Tips for Applying Garage Wall Paint

Updated on November 21, 2017
Matt G. profile image

Matt is a professional painter sharing house painting tips and related product reviews. Matt writes about various topics.

Why Paint the Interior of A Garage?

If friends and family enter your home through your unpainted garage, the bare walls probably aren't very welcoming. Painting the walls can turn an ugly garage into a pleasant space that looks a lot better when the door is opened for everyone to see.

Painting the walls is easy, but there are a few things you should know before tackling this project. When a home is built, garage drywall is often taped and mudded to a Level 2 finish, meaning only two thin coats of joint compound have been applied over the tape. In this case, finishing the drywall first is important, because half-finished drywall looks horrible when painted.

If temps in your area dip below freezing in the winter months, you should only paint the garage when it's warm out, unless of course it's heated.

Clean the Walls

Unless you clean them on a regular basis, walls in a garage are always dirty and need to be cleaned first. Dust and grease stains can bleed through paint and cause problems with adhesion if left on the surface.

Cleaning the walls with a shop vac, using an upholstery brush attachment, works well. Wipe down the walls with Dawn dish soap and a rag. Abrasive cleaning chemicals are unnecessary. Do not pressure wash the walls. The pressure is too strong and will damage the soft surface.

Do Garage Walls Need to be Primed?

New Drywall

Using primer depends on the surface condition. If the drywall is new and unpainted, you should absolutely apply one coat of PVA (poly vinyl acetate) drywall primer first. PVA primer seals the surface of new drywall for durability and an even paint finish.

When paint is applied directly over new drywall, the paint soaks into the surface too fast, resulting in a poor finish. When paint is applied over primer instead, the paint dries evenly and looks better.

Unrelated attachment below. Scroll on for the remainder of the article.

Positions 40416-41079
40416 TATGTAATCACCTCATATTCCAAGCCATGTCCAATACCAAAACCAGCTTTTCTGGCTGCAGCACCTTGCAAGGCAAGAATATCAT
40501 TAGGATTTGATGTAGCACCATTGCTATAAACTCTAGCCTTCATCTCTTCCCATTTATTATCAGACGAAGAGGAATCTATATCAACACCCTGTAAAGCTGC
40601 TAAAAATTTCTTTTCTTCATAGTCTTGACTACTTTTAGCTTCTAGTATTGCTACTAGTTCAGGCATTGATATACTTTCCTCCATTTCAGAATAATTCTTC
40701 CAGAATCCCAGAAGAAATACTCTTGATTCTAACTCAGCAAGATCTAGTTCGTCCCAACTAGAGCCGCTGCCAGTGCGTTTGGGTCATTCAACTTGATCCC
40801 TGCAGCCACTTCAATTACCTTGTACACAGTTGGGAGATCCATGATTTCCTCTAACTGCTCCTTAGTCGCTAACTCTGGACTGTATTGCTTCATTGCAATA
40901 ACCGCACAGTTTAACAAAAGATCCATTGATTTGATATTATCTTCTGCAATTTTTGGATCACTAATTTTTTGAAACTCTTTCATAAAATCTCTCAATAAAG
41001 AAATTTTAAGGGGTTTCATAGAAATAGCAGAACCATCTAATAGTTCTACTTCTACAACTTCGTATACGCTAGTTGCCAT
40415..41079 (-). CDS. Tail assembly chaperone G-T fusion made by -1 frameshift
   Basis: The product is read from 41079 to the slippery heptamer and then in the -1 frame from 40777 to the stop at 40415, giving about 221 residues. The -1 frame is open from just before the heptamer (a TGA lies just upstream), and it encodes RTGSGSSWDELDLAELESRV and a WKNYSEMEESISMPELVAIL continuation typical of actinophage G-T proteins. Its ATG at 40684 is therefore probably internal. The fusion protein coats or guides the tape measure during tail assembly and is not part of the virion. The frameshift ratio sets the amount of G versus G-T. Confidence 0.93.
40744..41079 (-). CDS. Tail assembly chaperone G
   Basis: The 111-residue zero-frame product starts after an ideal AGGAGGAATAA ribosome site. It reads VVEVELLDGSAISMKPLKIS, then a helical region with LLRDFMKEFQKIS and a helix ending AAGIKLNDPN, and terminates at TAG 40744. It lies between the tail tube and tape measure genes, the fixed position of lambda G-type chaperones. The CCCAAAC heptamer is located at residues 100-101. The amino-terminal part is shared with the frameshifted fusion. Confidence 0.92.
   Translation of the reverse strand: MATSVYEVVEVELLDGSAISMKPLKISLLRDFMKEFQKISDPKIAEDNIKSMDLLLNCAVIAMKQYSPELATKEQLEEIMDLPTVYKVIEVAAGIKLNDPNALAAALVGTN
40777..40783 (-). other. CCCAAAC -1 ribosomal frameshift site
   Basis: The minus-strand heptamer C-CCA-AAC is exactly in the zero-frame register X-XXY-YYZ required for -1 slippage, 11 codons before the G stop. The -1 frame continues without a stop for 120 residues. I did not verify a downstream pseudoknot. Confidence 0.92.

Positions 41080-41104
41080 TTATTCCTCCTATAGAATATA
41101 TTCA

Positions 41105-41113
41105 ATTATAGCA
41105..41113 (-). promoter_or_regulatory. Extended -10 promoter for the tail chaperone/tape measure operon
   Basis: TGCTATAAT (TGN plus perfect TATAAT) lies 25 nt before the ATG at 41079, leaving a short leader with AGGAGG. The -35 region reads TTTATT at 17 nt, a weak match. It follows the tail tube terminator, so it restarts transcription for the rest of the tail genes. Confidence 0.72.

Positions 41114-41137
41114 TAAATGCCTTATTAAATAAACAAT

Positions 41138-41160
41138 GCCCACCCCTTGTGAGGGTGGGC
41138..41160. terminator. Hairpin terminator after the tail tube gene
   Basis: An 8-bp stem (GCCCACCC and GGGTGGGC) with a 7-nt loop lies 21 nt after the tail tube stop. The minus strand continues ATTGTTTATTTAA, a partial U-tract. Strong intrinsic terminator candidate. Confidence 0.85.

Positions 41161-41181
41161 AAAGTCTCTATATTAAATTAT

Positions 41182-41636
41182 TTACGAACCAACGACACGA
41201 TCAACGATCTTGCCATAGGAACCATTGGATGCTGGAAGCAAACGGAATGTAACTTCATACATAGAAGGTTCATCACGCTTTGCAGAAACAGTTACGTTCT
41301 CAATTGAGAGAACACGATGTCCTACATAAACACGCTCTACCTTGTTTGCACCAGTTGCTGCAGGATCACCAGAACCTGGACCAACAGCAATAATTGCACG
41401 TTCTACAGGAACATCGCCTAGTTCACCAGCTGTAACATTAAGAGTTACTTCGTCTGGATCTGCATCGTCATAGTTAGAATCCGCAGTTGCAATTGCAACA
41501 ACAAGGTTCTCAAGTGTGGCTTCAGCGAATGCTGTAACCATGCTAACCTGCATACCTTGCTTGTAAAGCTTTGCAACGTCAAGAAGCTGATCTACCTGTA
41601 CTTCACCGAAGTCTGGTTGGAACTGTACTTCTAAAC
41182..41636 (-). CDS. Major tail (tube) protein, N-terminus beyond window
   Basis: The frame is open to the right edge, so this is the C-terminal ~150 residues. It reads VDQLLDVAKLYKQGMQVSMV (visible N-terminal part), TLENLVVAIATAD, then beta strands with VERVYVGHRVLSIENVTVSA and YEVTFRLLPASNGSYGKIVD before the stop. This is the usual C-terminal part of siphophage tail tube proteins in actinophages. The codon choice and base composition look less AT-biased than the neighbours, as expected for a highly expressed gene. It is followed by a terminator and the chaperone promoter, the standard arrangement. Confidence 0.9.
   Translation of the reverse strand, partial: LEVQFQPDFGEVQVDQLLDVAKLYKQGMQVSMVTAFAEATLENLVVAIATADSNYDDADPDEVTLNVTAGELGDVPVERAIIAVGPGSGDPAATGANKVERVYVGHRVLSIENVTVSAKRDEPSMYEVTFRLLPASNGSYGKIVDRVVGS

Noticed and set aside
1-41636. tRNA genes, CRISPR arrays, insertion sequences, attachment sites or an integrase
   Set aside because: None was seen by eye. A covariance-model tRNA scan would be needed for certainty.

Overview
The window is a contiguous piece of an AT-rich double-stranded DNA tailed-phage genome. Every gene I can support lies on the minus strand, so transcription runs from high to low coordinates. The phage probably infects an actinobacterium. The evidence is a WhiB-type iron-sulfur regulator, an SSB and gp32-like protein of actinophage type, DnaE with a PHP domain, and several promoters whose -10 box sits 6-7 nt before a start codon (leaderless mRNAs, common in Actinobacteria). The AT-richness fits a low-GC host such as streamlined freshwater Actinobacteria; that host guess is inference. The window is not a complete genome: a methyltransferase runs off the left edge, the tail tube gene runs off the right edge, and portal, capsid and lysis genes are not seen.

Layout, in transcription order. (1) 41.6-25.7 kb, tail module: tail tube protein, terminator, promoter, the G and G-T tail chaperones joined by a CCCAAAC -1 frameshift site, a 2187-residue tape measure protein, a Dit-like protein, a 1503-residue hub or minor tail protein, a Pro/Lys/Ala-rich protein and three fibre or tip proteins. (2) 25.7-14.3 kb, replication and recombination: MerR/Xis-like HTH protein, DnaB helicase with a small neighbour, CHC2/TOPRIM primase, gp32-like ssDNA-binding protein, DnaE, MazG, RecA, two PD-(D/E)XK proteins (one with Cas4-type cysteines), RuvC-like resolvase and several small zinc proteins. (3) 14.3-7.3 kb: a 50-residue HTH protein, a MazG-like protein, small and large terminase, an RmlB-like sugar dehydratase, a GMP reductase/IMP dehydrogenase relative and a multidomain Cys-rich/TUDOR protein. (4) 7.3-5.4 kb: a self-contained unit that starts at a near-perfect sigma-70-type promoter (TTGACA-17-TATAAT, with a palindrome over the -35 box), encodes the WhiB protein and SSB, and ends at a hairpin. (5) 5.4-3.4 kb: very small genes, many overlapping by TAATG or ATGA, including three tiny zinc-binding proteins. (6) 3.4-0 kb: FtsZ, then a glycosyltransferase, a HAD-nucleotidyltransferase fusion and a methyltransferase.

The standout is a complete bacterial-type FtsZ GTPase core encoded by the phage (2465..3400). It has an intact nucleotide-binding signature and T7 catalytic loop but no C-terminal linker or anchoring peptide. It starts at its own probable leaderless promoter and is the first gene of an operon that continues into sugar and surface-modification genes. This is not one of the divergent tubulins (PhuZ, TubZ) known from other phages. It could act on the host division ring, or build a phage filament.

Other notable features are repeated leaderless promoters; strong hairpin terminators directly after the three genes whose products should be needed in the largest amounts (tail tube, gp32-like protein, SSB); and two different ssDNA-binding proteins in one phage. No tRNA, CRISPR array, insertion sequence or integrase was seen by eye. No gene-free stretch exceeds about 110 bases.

Water Stains

If your garage walls are already painted with a latex paint, priming the whole interior is usually unnecessary, unless there are problematic stains bleeding through your paint. A spray can of an oil-based primer sealer works great for getting rid of tricky stains. Products like Kilz, Preprite Problock, or Cover Stain, are all good choices for priming tough stains, but only the oil-based version, not latex. If there are stains all over, rolling primer throughout is best.

Painting Over Oil-based Paint

If the walls are currently painted with oil-based paint, the surface will need to be sanded and primed with a bonding primer, specifically a modified acrylic primer. Latex paint doesn't bond well to the hard, glossy finish of oil paint. Painting latex directly over it, without prepping the surface first, can lead to paint failure. Sanding dulls the surface so primer and paint sticks well. Another option is to simply paint the surface with oil-based paint to bypass the prep work.

Bonding primer to use over oil-based paint on garage walls:

  • Sherwin Williams Extreme Bond Primer
  • KILZ Adhesion Bonding Primer
  • X-I-M UMA Bonder

Painting A Light Color Over Dark Colors

If the existing garage wall paint is dark, painting white over it could take several coats without primer. Sherwin Williams Premium Wall and Wood Primer works well. The primer is thick, allowing the paint to cover well in one or two coats. Sherwin Williams Preprite primer (latex) works well too.

Best Paint for Garage Walls

The best paint for interior garage walls is an interior latex paint. I don't recommend using exterior paint. While the inside of your garage might be freezing in the winter, it isn't exposed to rain, snow or sunlight, so there is no need to use exterior paint. As long as the wet paint isn't exposed to freezing temps, interior paint will do fine without problems.

Using exterior paint in an interior space can also be toxic. These paints often contain anti-mildew additives that off-gas harmful fumes, which can cause respiratory problems. These products are meant to be used outside in open air, not in an enclosed space.

Good paint for garage walls:

  • Sherwin Williams Duration Home Matte
  • Sherwin Williams Pro Classic Acrylic Satin or Semi-gloss
  • Sherwin Williams Promar 200 Zero VOC Eggshell (latex)

Flat paint is a poor choice for garage walls. The paint finish is too dull and doesn't clean well at all. Rubbing dirt marks will only make matters worse. The best finishes to use are matte, satin, eggshell, or semi-gloss. Satin will provide a very smooth surface that's easy to clean without being extremely shiny like semi-gloss.

Applying the Paint

The fastest way to paint your garage is using an airless sprayer, especially if the walls and ceiling will be painted at the same time, using the same color. In that case, you won't need to cut-in the walls to the ceiling. You will need to clear space in front of the walls and cover everything with plastic before painting.

If you don't own a sprayer you can rent one from a paint store. Before spraying, cover the floor, windows and outlets with tape and plastic. After spraying the paint onto the walls, the paints needs to be rolled. Use a 9-inch roller with a 1/2-inch nap. Purdy White Dove roller sleeves are excellent. Two coats of paint should be applied for durability and a uniform finish.


    0 of 8192 characters used
    Post Comment

    No comments yet.